Traverse City Record-Eagle

October 4, 2012

Central golfer Dye puts together stellar season


TRAVERSE CITY — Courtney Dye can check several goals off her senior wish list.

The Traverse City Central golfer wanted to win the Big North Conference.

Check. She went undefeated in five league tournaments and then won the Big North championship at Treetops last week by 12 strokes.

She wanted to win a tournament outside the league.

Check. She won the Tullymore Invitational on Monday with a birdie on her final hole.

She wanted to shoot in the 70s.

Check. She's averaged 77.2 in 13 tournaments this season, 75.6 in the league. She shot a one-under par 71 at Alpena last month. Altogether, she's earned a medal in all 13 tournaments with seven first-place finishes and two seconds to her credit.

"I worked a lot on my game through the winter, spring and summer and it's paid off for me," Dye said.

So much so that Dye's been able to lower her average by five strokes from a year ago, going from an 82 to a 77. The four-year varsity player averaged 91 as a freshman, 86 as a sophomore.

"Every time she goes out, she amazes me," Central coach Lois McManus said. "She's pretty special."

Dye, 17, will lead the Trojans into next Thursday's Division 2 regional at the Flint Elks. Central, currently ranked No. 9 in the state, will be seeking its first regional crown in 12 years.

"We haven't seen any of the teams in our regional other than Alpena and Petoskey," McManus said. "It will be very interesting."

The top three teams advance to the state finals. Central, which has qualified for the state finals in 14 of the 15 years with McManus as coach, finished 10th at the state meet a year ago. Dye tied for seventh individually despite playing with a shoulder injury.

McManus said Dye's continued improvement can be traced to more consistent outings.

"Her consistency and her competitiveness have driven her to where she is now," the coach said. "She's very serious about this game. She practices as hard as she can, just like she was a playing a tournament.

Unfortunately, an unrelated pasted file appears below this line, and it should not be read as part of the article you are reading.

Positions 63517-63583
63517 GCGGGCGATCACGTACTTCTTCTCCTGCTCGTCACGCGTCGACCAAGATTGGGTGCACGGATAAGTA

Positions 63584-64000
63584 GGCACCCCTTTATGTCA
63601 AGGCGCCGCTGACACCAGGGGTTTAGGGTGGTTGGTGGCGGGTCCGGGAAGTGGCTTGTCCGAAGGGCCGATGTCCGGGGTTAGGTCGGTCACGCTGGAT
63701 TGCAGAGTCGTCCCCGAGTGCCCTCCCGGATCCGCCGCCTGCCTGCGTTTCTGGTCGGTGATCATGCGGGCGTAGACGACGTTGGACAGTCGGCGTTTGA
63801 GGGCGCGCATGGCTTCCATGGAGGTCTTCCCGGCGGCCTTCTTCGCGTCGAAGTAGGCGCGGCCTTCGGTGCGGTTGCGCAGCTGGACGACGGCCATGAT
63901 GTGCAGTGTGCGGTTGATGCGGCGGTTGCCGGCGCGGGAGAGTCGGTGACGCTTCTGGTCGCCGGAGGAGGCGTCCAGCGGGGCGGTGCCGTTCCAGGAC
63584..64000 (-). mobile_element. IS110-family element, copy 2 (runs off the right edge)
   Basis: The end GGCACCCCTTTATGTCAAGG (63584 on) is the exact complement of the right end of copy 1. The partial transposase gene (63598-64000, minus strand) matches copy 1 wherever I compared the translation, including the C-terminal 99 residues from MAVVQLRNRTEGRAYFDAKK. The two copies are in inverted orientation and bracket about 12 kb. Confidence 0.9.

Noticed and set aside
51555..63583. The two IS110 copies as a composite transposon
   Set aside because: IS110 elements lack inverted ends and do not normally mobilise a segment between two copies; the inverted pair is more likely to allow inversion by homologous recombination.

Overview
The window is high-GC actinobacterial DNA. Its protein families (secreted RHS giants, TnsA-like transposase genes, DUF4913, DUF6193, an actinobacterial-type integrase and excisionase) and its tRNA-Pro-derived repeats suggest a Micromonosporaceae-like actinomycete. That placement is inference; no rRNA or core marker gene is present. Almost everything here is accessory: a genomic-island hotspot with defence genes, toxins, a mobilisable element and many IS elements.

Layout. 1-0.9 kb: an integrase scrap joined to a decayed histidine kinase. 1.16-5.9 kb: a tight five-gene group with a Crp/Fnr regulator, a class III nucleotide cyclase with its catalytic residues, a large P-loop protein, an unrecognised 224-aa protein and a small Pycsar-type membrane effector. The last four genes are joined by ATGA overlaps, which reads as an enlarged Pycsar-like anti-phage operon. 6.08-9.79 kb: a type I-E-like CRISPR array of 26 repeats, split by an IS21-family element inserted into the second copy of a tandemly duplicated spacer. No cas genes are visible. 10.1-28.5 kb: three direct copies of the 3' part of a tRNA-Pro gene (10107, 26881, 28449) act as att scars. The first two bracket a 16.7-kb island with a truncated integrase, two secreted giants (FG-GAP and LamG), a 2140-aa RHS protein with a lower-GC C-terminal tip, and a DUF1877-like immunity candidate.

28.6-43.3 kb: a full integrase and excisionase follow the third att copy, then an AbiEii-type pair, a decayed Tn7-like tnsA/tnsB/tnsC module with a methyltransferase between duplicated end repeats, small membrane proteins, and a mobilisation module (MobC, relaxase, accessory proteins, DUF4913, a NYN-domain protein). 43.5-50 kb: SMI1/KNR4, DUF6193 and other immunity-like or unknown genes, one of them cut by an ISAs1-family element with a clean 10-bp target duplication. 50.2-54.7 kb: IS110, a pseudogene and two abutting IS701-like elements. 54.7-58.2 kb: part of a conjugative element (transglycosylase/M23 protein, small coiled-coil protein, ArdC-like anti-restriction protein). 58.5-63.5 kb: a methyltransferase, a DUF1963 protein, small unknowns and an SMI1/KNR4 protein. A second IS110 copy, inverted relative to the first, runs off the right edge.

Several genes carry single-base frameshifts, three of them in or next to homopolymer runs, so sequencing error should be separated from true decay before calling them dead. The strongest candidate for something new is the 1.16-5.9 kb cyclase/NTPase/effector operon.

"She's so focused. She knows what she needs to do every shot. And nothing seems to rile her. She keeps her composure. Her composure and temperament on the golf course is exactly what you would want it to be."

Dye has worked with Grand Traverse Resort and Spa's Scott Hebert, one of most successful professionals in the state.

During the summer, she was named Player of the Year in the girls division in the Traverse City Junior Golf Association and the statewide Junior PGA.

"It was a fun summer," she said. "It seems like I was gone every week for a golf tournament."

Dye competed against some of the state's top high school players, as well as collegiate players, in the Junior PGA.

"I got used to the competitive environment pretty quick," she said.

That success has carried over into her high school season. McManus believes Dye will be in the top five at states.

"She has the ability and skills to do that," McManus said.

"I just want to play my best," Dye added. "I know I have it in me."

First, though, comes the regional.

"Everybody expects us to win," Dye said. "Lois keeps telling us it's the end of the season so now is the time to show everybody what you've got."